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Control the cash flow of your business and keep it steady during hard times


If you are a business owner, you might have heard that you should “lead your business through your cash flow.” In fact, consistent cash flow is the key to success. The baseline is that you should always have more cash coming in than going out.

This way, your company is on the green. However, tough times try everyone every now and then. If you have planned out your cash flow and its predictions well, you will have no problem floating over some dips on the road.

In this article, we will look at the best tips on how to control the cash flow of your business. Reza Shojaei, the owner of Value Marketing, gives an insight on how a multimillion dollar, multinational company handles its cash flow to keep the business steady.

What is cash flow?

Before we dive into the tips and the practices of keeping your cash flow in the positive, let us look at what cash flow actually is. When speaking about cash flow, it means the money that comes to your company’s account and the money that leaves the account. In short, this means all the transactions that are related to your business.

Photo by Annie Spratt on Unsplash

It means the money you get from selling goods and services, as well as the expenses you pay, for instance, rent and salaries. The key to success of your business lies in controlling your cash flow and keeping it in the positive.

  • You should evidently have more money coming in than going out – at least usually. Every business encounters a bump or two every now and then, when there is more money going out than coming in. However, if you are prepared for it, it will not be a problem, Shojaei says.

Shojaei owns a multimillion dollar company, Value Marketing, that has two major brands: and Both brands are related to online casino markets. Currently, the business operates on 12 different markets.

How to manage your cash flow during hard times

Nothing beats preparation. Ultimately, before you even start a business, your business plan should include predictions and plans for your finances and the cash flow. There are a few things that should already be in place that can help you on your journey, should you ever come across harder times.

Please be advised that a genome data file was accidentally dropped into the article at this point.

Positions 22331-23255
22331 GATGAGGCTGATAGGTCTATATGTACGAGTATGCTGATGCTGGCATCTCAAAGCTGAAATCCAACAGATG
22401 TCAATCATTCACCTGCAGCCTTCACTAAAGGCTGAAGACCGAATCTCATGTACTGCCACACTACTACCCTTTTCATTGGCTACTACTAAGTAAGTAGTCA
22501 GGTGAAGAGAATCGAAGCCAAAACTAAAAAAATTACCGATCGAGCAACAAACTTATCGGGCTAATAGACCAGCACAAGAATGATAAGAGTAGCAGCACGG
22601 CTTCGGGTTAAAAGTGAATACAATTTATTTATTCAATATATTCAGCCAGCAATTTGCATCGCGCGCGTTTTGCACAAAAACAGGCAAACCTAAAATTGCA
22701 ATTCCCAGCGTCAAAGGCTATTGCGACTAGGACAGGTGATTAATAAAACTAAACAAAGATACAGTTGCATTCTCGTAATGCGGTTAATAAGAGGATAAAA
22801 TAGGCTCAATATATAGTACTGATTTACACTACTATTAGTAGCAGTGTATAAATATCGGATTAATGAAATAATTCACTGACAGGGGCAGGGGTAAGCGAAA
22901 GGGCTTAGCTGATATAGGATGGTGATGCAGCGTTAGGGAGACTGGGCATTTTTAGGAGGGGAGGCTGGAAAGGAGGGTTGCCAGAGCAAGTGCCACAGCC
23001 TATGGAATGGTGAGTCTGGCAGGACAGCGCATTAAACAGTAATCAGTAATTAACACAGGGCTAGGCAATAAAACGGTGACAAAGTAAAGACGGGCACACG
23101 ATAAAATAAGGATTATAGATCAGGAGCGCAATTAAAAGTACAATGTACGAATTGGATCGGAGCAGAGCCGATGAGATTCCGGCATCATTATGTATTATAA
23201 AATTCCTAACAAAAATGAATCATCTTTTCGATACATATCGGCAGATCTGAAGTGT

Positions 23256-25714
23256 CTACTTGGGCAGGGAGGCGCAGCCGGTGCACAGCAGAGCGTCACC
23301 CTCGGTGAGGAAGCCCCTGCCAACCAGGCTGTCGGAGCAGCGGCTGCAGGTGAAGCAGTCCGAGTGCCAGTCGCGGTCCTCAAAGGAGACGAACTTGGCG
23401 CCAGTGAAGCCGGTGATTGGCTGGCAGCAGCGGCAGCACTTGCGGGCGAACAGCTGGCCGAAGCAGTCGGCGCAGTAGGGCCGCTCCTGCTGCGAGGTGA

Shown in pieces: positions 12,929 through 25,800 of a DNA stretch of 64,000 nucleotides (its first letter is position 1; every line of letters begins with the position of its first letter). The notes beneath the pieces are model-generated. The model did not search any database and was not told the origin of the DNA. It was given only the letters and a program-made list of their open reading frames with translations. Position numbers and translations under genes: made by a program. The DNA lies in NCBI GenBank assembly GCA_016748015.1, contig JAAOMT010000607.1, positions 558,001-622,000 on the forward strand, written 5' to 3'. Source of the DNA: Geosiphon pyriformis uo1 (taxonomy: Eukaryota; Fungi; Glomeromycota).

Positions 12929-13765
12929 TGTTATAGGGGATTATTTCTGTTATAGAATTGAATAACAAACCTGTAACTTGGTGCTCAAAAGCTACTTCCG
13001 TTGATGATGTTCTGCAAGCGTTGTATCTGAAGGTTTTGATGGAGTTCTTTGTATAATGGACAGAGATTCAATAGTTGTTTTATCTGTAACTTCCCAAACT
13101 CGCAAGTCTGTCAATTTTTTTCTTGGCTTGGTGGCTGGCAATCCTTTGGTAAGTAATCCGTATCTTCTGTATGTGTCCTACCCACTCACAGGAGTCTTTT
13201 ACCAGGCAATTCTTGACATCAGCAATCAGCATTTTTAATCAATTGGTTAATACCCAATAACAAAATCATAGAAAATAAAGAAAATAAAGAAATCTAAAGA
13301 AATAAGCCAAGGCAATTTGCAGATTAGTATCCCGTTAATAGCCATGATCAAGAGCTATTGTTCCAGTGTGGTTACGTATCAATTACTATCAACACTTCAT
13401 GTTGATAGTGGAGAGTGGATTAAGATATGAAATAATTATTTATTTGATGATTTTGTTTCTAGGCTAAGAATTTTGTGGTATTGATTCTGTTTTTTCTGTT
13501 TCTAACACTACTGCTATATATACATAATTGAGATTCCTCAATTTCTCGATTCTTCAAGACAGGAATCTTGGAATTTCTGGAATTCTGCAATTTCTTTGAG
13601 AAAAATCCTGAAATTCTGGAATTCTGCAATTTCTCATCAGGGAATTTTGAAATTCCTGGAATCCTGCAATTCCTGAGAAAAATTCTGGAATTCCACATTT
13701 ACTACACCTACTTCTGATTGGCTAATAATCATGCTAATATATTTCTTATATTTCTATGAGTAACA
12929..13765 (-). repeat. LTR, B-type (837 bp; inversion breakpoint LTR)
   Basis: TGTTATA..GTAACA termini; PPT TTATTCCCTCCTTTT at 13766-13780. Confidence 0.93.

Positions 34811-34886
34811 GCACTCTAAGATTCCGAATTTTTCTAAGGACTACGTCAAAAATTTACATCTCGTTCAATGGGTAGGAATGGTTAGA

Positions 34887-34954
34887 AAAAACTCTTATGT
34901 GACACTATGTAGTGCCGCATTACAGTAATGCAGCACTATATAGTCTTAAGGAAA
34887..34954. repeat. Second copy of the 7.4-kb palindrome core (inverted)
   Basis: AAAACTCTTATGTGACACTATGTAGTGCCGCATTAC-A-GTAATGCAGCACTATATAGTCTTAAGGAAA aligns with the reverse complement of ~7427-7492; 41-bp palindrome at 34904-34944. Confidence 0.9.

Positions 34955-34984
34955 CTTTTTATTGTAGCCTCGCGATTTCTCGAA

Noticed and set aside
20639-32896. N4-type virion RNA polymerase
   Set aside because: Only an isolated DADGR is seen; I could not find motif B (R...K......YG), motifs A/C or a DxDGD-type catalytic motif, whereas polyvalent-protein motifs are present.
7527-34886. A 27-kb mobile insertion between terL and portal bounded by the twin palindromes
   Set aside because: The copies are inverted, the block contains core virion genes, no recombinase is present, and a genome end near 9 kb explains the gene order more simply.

Savings can help you to fix leaks

Just like private people, businesses should also have some savings set aside. Ideally, you would have a few months worth of expenses set aside in your savings account. Though we always hope everything goes smoothly, in an ideal situation you will have some cushion for the rainy days. You should be able to pay the rent for your space, the salaries for your employees, and any other purchases.

Sometimes, companies even take business loans in the beginning of their journey just so they can set it aside to their savings account.

  • Having cushion in your bank account for hard times can be a saving grace. We all hope nothing bad happens, but sometimes things happen that are out of our control, Shojaei says.

See if you can pay after sales

In some sales models, you can order your inventory in advance, and pay next month. In such a situation, you might be able to sell some of the inventory before it is time to pay the invoice. In a tight cash situation, such a solution might be a viable one. Of course, it is always the best to pay everything in advance, but hard times call for different actions.

Selling assets is not always the smart choice

Some companies, such as gyms or factories, might have equipment that they do not necessarily use, but that might be useful in the future. A common solution to a cash flow problem would be to sell off unused equipment. However, many professionals do not recommend doing that as the first solution.

Should the bad times continue, selling equipment or other assets might come to question. But it should not be the first solution.

Use cash flow planning tools

Preparation is key to managing your cash flow. In fact, using cash flow tools that help you to predict sales and customers’ behavior a few months ahead of time can be useful. There are many free or low cost applications and programs that let you input and integrate sales and expenses. Based on previous data, they can help you to predict what might happen in the near future.

Preparation helps you to adjust accordingly in advance. This way, you will not need to worry about possible slower months.

Ask for deposits

In certain business practices, it is possible and recommended, even, to ask for deposits for the work to be done. For instance, if your company manufactures something custom-made, it can be useful to ask for 10% down before the planning stage, for instance. This can help you cover some costs that planning and getting started might cause.